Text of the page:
The state certainly has an interest in protecting innocent asbestosis victims from toxic tortfeasors. Asbestosis may take up to 35 years to develop from first exposure. (See Puckett v. Johns-Manville Corp., supra, 169 Cal. App. 3d 1010.) To ameliorate the harsh application of the one-year statute commencing to run upon the wrongful act in cases involving latent occupational diseases, the courts, such as Velasquez v. Fibreboard Paper Products Corp., supra, 97 Cal. App. 3d 881, began to apply a "discovery rule" to section 340, subdivision (3). (Blakey v. Superior Court , supra, 153 Cal.App.3d at p. 105.) Meanwhile, with the passage of section 340.2. the Legislature codified a more liberal disability plus discovery rule, providing that the limitation period never commences to run for plaintiffs who know they have suffered injury or illness from asbestos exposure until "disability" has occurred. (Id, at p. 106.)
This delayed accrual rule is more in keeping with the gradually disabling nature of the disease. Since asbestosis is a progressive lung disease, the product of prolonged exposure to asbestos fibers and dust, the disease may be detected before there has been any significant respiratory impairment or resulting partial or total disability. (See 3 Witkin, Cal. Procedure, supra, § 410, p. 440; Blakey, supra, 153 Cal.App.3d at p. 105; Velasquez v. Fibreboard Paper Products Corp., supra, 97 Cal.App.3d at p. 883; Note, Issues in Asbestos Litigation (1983) 34 Hastings L.J. 871, 881.) Principles of fairness and social utility favor application of this remedial statute to plaintiffs such as Nelson. It is for society's as well as the individual's benefit that asbestosis victims should work as long as they are able to do so without placing their rights in jeopardy. (Puckett v. Johns-Manville Corp., supra, 169 Cal. App. 3d 1010.) It would make no sense to penalize those victims who may have received an early diagnosis, particularly since there appears to be no evidence of any cure.
Moreover, the traditional justifications for statutes of limitations do not apply here since there is no real problem of loss of witnesses' memories. An asbestos manufacturer's defense necessarily rests on documentary evidence which is typically kept in the course of business. (O'Stricker v. Jim Walter Corp. (1983) 4 Ohio St.3d 84 [447 N.E.2d 727].) Nor can the alleged toxic tortfeasors claim they are entitled to psychological protection from surprise suits when most knew or should have known back in the 1950's of the toxic nature of the materials they were supplying. (Note, The Fairness and Constitutionality of Statutes of Limitations for Toxic Tort Suits (1983) 96 Harv.L.Rev. 1683, 1685.) "This is not a case where [defendants'] conduct would have been different if the present rule had been known and the change foreseen." (Chase Securities Corp. v. Donaldson , supra, 325 U.S. at p. 316 [89 L.Ed. at p. 1636].) Additionally, they could not reasonably have been relying on the "discovery" rule first enunciated in [172 Cal. App. 3d 736] October 1979 in Velasquez v. Fibreboard Paper Products Corp., supra, 97 Cal. App. 3d 881, when section 340.2 postponing accrual beyond discovery to disability had been enacted the previous month and became effective only two and one-half months later. Finally, our decision that section 340.2 properly applies herein does not open the door to relitigation of cases already finally decided since the Legislature limited its retroactive application to those cases not yet adjudicated.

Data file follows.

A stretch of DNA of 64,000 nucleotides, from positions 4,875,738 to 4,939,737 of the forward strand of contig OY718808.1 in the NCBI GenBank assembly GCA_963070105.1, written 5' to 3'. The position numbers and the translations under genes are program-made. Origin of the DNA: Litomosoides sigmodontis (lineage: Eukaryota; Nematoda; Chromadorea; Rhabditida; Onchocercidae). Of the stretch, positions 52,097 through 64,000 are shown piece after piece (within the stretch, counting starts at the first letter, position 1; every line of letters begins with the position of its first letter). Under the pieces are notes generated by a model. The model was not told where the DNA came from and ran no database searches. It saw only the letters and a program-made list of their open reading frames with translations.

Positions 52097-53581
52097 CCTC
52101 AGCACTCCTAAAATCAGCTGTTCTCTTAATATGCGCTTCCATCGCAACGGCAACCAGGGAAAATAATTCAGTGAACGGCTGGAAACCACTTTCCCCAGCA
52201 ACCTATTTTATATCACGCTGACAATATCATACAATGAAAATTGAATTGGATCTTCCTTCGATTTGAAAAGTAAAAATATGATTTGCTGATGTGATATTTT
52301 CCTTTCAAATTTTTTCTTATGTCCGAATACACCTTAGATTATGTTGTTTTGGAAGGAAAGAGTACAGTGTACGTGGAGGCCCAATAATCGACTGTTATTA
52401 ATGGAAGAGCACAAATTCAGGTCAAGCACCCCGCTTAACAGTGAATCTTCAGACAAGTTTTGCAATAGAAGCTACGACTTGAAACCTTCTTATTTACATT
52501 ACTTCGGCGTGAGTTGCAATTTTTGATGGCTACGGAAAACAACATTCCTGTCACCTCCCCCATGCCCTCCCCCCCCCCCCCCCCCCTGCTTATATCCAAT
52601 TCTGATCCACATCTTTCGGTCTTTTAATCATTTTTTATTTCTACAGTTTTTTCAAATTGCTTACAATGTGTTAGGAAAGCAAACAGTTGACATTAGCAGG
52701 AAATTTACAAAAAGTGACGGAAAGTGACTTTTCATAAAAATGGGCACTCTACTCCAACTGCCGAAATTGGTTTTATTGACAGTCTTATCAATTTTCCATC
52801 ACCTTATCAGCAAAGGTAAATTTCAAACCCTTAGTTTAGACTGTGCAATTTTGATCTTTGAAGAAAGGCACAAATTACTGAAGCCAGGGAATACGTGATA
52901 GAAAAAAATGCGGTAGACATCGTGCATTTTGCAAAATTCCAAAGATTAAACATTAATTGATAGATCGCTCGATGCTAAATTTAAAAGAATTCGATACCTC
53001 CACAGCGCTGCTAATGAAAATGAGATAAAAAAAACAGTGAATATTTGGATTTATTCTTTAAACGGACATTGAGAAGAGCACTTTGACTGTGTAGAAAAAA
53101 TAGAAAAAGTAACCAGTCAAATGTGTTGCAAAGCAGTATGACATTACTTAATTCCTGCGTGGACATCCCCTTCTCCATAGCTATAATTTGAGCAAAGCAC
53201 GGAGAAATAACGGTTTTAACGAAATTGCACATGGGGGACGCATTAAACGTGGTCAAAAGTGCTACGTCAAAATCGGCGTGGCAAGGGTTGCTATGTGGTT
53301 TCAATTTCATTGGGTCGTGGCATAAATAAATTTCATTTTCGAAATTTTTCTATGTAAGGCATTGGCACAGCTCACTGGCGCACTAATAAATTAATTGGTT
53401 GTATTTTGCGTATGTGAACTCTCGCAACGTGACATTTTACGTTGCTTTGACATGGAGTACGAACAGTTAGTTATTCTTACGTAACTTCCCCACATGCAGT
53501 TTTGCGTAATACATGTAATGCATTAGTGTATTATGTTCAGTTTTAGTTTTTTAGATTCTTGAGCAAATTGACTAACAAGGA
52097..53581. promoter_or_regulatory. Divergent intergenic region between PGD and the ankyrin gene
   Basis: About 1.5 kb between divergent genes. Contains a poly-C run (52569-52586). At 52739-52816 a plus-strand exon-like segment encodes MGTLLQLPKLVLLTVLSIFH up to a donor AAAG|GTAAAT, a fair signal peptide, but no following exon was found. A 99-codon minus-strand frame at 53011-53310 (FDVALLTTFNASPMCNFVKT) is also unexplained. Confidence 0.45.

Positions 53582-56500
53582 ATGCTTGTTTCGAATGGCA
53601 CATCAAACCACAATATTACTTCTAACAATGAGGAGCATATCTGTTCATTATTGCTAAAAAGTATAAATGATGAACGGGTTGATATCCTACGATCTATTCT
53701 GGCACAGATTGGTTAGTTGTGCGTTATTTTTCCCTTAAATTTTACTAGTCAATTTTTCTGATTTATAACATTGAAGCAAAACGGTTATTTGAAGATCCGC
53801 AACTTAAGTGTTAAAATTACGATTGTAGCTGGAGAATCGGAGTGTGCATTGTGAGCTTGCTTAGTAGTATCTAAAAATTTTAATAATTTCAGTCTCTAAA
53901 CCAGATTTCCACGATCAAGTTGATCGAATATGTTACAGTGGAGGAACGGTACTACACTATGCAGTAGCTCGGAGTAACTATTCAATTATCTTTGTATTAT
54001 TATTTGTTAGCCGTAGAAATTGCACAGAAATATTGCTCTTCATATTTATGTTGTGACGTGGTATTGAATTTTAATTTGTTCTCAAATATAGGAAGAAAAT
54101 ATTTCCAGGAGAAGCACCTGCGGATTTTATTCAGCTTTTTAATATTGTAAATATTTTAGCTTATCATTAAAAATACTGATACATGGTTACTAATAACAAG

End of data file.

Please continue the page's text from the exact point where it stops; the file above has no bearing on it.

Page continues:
Accordingly, the trial court erred in sustaining the demurrer. The order of dismissal is reversed and the case is remanded for further proceedings consistent with the views expressed herein.
Lillie, P. J., and Johnson, J., concurred.
FN 1. Unless otherwise stated, all statutory references are to the Code of Civil Procedure.
FN 2. Defendants have cited no California Supreme Court cases holding that in a situation involving a statute of limitations for a common law tort, the mere lapse of time renders any legislative extension or enlargement invalid. Chambers v. Gallagher (1918) 177 Cal. 704, is distinguishable since it involved a liability created by statute and, like prescriptive property rights, these have sometimes been deemed substantive, not procedural. The other Supreme Court cases cited are also inapposite. Douglas Aircraft Co. v. Cranston (1962) 58 Cal. 2d 462 [24 Cal. Rptr. 851, 374 P.2d 819, 98 A.L.R.2d 298], for example, specifically declined to address this issue. And, insofar as Carr v. State of California (1976) 58 Cal. App. 3d 139 [129 Cal. Rptr. 730], and Singer Co. v. County of Kings (1975) 46 Cal. App. 3d 852 [121 Cal. Rptr. 398], may disagree with City of Los Angeles v. Superior Court, supra, 73 Cal. App. 3d 509, and Wedding v. People ex rel. Dept. of Transportation, supra, 88 Cal. App. 3d 719, we find the latter Court of Appeal decisions more persuasive.